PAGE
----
An Ignatian Journey: A Confederacy of Dunces Walking Tour
Based on the work by John Kennedy Toole, LEH created a mobile map of 35 sites related to the novel and Toole’s life in New Orleans, and an audio tour of those sites, narrated by Christopher Champagne, a New Orleans-based actor and poet and the author of “The Yat Dictionary”. The audio tour delivers the sounds of Toole’s youth to users, while the archival photographs and scholarly descriptions of each site on the mobile map give students, scholars, and visitors to New Orleans a new resource for understanding both novel and novelist. More than 1,000 users viewed the map during its first week online.
PANELS AND PUBLIC PROGRAMS
“Celebrating 100 Years of the Pulitzer: Tennessee Williams and Contemporary Theater” (April 1)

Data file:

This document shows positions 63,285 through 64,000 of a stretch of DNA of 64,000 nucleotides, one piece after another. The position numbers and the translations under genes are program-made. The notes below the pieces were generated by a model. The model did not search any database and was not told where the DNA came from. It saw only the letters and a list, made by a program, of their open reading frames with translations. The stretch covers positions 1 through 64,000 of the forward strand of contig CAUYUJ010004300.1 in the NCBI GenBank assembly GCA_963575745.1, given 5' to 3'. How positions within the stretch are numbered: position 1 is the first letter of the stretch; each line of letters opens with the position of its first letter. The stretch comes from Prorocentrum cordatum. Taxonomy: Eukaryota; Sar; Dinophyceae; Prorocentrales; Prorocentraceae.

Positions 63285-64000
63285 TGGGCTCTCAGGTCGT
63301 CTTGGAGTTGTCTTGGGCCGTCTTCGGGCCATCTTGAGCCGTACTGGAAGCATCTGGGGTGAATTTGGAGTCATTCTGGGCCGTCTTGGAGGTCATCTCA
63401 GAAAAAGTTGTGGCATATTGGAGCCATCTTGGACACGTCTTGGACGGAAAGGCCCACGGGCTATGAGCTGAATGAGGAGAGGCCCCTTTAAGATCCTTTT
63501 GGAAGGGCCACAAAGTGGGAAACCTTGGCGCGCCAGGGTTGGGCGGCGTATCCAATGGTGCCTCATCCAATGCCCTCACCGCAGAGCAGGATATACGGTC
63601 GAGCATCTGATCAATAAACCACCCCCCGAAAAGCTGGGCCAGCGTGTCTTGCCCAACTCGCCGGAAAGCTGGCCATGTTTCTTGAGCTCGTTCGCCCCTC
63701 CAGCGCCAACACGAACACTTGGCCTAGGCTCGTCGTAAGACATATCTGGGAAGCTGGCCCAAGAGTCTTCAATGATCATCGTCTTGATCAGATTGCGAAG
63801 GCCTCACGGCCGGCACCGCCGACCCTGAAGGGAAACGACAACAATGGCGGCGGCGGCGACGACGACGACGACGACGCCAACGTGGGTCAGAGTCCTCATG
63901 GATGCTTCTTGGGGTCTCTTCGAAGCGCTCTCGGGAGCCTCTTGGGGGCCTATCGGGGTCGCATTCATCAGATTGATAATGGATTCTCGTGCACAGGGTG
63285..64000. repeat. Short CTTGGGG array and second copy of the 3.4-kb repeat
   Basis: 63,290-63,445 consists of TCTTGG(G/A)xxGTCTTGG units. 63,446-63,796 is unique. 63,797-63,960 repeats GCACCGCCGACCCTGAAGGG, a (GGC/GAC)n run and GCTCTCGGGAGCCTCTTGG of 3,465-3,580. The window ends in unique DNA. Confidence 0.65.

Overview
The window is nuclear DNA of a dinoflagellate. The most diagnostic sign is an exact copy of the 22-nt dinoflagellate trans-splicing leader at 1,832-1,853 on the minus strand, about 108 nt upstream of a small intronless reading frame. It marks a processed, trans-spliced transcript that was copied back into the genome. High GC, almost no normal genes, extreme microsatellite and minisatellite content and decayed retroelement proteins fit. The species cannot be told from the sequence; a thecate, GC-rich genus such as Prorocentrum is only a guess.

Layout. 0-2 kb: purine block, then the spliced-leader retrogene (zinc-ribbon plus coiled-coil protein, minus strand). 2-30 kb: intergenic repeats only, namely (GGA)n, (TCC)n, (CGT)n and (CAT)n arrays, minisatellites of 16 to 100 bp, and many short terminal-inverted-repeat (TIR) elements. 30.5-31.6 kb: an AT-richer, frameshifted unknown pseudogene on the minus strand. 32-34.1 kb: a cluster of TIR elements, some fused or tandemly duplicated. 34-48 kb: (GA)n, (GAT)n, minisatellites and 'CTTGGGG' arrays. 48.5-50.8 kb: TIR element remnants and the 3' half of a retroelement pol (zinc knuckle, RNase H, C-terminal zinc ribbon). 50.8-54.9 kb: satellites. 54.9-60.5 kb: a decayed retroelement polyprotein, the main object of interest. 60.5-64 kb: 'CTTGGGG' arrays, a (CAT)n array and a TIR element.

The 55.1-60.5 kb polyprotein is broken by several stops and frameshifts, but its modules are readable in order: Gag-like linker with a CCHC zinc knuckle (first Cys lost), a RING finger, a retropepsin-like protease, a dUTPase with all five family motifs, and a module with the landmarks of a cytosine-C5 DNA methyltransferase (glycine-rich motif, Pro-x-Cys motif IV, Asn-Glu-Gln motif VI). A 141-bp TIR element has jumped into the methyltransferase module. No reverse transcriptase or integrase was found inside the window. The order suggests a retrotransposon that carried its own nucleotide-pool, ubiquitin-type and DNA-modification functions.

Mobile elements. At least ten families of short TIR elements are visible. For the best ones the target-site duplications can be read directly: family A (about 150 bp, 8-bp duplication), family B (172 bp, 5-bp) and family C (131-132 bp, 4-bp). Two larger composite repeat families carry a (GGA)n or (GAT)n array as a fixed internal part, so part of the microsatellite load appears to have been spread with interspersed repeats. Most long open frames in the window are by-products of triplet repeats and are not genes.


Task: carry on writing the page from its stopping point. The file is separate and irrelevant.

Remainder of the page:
At the 30th Annual Tennessee Williams/New Orleans Literary Festival in the Hotel Monteleone, LEH parterned with the festival to put on a panel based on the works of Tennessee Williams. Williams received two Pulitzers: for A Streetcar Named Desire in 1948, and in 1955 for Cat on a Hot Tin Roof. Reporter John Pope, a member of The Times-Picayune | NOLA.com team that received a 2006 Pulitzer Prize for the paper’s Hurricane Katrina coverage, served as moderator. Louisiana Cultural Vistas contributor and Pulitzer nominee Lisa D’Amour and playwright Beth Henley, winner of a 1981 Pulitzer for Drama for her play, Crimes of the Heart, discussed the impact of the Pulitzer recognition on their careers, as well as the influence of Williams on contemporary theater. Thomas Keith, editor of over a dozen titles by Williams for New Directions Publishers and the scholarly editor of publications of two Williams plays, discussed Williams’ award-winning plays and Williams’ reaction to winning the Pulitzers. An audience of 152 attended and took part in a Q&A with the panelists.